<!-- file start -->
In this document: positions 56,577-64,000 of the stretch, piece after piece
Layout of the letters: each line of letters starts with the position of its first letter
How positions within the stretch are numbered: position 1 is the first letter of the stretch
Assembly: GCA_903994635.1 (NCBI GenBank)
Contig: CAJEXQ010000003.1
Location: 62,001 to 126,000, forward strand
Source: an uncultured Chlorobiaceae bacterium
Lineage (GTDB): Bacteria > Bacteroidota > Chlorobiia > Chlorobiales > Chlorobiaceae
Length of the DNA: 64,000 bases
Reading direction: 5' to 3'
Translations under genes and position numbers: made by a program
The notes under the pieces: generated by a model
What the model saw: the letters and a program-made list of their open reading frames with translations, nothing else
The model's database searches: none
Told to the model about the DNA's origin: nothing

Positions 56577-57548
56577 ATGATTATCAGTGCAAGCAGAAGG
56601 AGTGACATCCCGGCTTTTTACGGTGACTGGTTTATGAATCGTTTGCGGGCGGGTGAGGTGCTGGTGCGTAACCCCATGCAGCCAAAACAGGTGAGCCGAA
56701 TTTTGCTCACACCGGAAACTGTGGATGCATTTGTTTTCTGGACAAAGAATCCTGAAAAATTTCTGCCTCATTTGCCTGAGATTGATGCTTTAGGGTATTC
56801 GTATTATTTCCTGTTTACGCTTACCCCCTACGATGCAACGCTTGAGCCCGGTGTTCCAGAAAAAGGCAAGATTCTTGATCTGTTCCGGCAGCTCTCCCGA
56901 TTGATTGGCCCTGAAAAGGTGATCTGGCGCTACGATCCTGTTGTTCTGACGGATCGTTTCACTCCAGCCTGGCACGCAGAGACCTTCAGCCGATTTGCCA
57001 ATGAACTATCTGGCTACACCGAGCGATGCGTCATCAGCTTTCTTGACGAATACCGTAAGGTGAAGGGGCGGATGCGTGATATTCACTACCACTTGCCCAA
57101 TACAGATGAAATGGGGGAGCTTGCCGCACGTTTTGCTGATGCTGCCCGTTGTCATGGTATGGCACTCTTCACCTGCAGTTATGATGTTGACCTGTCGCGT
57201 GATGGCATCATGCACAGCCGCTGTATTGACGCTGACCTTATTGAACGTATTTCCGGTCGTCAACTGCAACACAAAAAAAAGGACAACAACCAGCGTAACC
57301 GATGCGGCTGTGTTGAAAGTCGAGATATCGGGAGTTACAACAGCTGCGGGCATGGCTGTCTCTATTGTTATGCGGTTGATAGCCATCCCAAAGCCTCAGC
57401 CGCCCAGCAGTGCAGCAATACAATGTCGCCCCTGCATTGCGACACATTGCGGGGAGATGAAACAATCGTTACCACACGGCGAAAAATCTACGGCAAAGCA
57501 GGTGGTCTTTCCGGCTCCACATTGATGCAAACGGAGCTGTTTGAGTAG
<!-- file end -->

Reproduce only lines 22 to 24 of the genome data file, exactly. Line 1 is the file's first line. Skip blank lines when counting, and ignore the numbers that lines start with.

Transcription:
57001 ATGAACTATCTGGCTACACCGAGCGATGCGTCATCAGCTTTCTTGACGAATACCGTAAGGTGAAGGGGCGGATGCGTGATATTCACTACCACTTGCCCAA
57101 TACAGATGAAATGGGGGAGCTTGCCGCACGTTTTGCTGATGCTGCCCGTTGTCATGGTATGGCACTCTTCACCTGCAGTTATGATGTTGACCTGTCGCGT
57201 GATGGCATCATGCACAGCCGCTGTATTGACGCTGACCTTATTGAACGTATTTCCGGTCGTCAACTGCAACACAAAAAAAAGGACAACAACCAGCGTAACC